‘Observational Abstractions’: A Study in Color and Nature

Danielle Anderson
Staff Writer

A_E, 3_21, observational abstractions review, danielle anderson, PC_ Courtesy of Matthew Micca.jpg

Courtesy of Matthew Micca

Beginning March 2 and running until April 8, Greensboro’s visionary gallery, apartment complex and office space combo Revolution Mill will be hosting “Observational Abstractions,” an exhibition featuring the modern works of local artist Matthew Micca.

Micca received his BFA from William Paterson University of New Jersey in 1996, and has been based in the Greensboro area for over 13 years. He describes his artwork as a practice of “visual meditation,” claiming that immersing himself in color, texture and line has become a form of therapeutic release. His pieces are largely transcendental and abstract in the present day, focusing on the interwoven aspects of color and shape.

His showings and exhibitions are mostly local, his works having been featured in the North Carolina Museum of Art, the Greenhill Center for North Carolina Art, the Weatherspoon Art Museum and the Durham Arts Council.

To convey the striking visual composition of Micca’s work, one only has to think of its similarity to the art of Mark Rothko, with its obvious delineations of pigment and gradient. Micca’s pieces are clearer and neater than that of Rothko’s jagged-edged squares and rectangles – the former employs an almost ombre effect to his work, similar to the separated layers found in ocean water, or in the sky during a sunrise.

In fact, much of Micca’s works relate back to images obtained through the study of nature. The range of royal blues and indigos in his art call to mind depictions of the Atlantic, while the bright oranges and muted reds bring your imagination to a soft Carolina sunset. This is not merely a coincidence – the near entirety of Micca’s oeuvre focuses on the visual aspect of the natural world.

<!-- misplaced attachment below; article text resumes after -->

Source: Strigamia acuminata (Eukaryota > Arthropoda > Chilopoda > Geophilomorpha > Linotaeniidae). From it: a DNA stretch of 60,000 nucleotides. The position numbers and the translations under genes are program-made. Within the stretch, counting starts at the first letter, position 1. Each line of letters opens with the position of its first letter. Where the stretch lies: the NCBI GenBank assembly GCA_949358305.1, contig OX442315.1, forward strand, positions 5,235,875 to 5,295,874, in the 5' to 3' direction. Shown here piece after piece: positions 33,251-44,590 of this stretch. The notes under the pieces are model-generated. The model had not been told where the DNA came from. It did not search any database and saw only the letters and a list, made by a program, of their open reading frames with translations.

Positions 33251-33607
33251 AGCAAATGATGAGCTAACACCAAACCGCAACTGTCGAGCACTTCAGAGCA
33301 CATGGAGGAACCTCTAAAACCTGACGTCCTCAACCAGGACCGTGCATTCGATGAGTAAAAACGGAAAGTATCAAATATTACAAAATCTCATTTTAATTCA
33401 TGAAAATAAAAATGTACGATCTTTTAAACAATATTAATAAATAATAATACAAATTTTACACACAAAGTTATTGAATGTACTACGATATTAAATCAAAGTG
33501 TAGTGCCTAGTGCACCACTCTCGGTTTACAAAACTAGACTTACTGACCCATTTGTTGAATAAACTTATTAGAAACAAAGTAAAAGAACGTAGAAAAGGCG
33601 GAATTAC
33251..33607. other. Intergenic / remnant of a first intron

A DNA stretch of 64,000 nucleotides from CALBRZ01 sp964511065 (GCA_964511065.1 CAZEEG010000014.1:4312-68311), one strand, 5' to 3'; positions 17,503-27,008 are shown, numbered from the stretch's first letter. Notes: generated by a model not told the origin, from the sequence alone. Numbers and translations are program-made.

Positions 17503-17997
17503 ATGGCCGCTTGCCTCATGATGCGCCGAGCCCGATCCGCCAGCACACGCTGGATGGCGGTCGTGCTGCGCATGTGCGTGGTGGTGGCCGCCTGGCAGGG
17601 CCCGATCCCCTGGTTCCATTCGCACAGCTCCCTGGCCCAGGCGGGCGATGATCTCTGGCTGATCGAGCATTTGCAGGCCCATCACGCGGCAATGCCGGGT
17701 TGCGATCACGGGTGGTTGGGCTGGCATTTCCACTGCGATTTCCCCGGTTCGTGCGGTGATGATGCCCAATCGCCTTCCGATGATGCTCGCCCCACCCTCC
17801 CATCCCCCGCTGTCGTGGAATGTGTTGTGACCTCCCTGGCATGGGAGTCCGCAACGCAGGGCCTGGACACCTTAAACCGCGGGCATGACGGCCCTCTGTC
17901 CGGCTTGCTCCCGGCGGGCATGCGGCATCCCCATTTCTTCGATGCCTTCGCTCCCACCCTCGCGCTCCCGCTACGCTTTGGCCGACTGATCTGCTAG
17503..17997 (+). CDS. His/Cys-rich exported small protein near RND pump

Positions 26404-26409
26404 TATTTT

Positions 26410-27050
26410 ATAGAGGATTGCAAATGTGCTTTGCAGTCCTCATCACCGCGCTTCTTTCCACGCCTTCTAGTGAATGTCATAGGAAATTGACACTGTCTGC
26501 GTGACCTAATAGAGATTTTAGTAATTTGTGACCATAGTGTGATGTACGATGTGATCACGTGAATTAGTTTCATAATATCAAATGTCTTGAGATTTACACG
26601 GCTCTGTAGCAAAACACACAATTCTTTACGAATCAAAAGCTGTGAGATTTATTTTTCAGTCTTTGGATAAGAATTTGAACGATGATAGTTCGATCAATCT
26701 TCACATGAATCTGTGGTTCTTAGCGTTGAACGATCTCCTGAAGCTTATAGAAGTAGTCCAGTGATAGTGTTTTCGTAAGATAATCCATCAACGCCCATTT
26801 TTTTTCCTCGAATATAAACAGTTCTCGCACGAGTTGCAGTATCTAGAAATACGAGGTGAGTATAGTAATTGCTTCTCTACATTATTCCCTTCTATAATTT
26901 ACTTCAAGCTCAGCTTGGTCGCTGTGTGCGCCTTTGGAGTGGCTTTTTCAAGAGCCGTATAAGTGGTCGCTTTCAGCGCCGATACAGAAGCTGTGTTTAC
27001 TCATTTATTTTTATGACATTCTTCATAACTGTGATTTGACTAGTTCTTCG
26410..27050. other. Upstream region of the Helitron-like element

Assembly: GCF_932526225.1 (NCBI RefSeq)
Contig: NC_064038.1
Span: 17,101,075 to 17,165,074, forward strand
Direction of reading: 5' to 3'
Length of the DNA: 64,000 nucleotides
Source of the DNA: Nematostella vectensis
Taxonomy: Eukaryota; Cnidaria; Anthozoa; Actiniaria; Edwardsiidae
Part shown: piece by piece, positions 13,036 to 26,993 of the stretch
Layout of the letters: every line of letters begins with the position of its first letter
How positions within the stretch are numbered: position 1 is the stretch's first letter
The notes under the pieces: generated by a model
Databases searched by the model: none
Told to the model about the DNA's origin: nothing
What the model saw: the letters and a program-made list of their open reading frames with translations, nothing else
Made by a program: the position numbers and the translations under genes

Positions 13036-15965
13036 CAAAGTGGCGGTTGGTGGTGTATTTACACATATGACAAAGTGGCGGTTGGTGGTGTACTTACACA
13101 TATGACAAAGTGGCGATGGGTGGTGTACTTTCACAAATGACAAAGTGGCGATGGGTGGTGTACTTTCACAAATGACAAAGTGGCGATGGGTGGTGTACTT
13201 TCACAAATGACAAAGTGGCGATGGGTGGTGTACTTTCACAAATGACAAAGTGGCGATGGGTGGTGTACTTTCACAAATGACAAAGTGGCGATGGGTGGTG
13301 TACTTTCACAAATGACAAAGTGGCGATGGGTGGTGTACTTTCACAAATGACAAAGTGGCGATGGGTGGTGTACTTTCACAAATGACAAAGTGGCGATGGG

Outside of his Rothko-esque pieces, the influence of environment is even more apparent. A series of small square canvases featured in the exhibit imitate the variety of differing North Carolina landscapes. Two, in hues of deep amber and brown, call to mind the image of rich fall foliage – they even feature imprints of autumnal leaves, reeds and grasses. Others promote the darker side of nature, with speckled shades of black and dark blue, mirroring the mottled patterns of rain and snowfall.

“Closely observing the land and sky is an essential part of my routine,” said Micca, who was quoted on a plaque at the gallery entrance. “I haven’t had a car for ten years and choose to navigate the outside world by bicycle. Feeling the elements, such as wind and rain heightens my sensitivity to my surroundings. What I see and feel weaves through my subconscious and into my art.” The exhibition’s title – “Observational Abstractions” – highlights the significance of examination and absorption of surroundings.

In addition to drawing inspiration from his environment, Micca appears to have a particular affinity for geometric shapes. Looking at his work calls to mind the nearly mathematical art style of Wassily Kandinsky, or the heavily symmetrical technique of Piet Mondrian. The hollowed outlines of rectangles and rigid lines in shades of black and white make frequent appearances throughout each piece featured in the exhibit. This heavily minimalist approach emphasizes the open concept feel of the surrounding exhibition space, with its exposed brick and unfinished, industrial stylings.

If you’re looking for art you can get lost in, pieces you can fully contemplate and works you can project your own visuals and perception onto, “Observational Abstractions” is a must-see. Micca’s exhibit stands out amongst other Greensboro artists with its commitment to natural inspiration, its focus on impactful meaning through minimalist technique and its attention to the study of color and shape. He truly embodies the spirit of the most ecologically-minded among us: the natural world is full of inspiration, it just takes a keen eye – and an open heart – to see it.



Categories: A & E, Arts & Entertainment, Reviews

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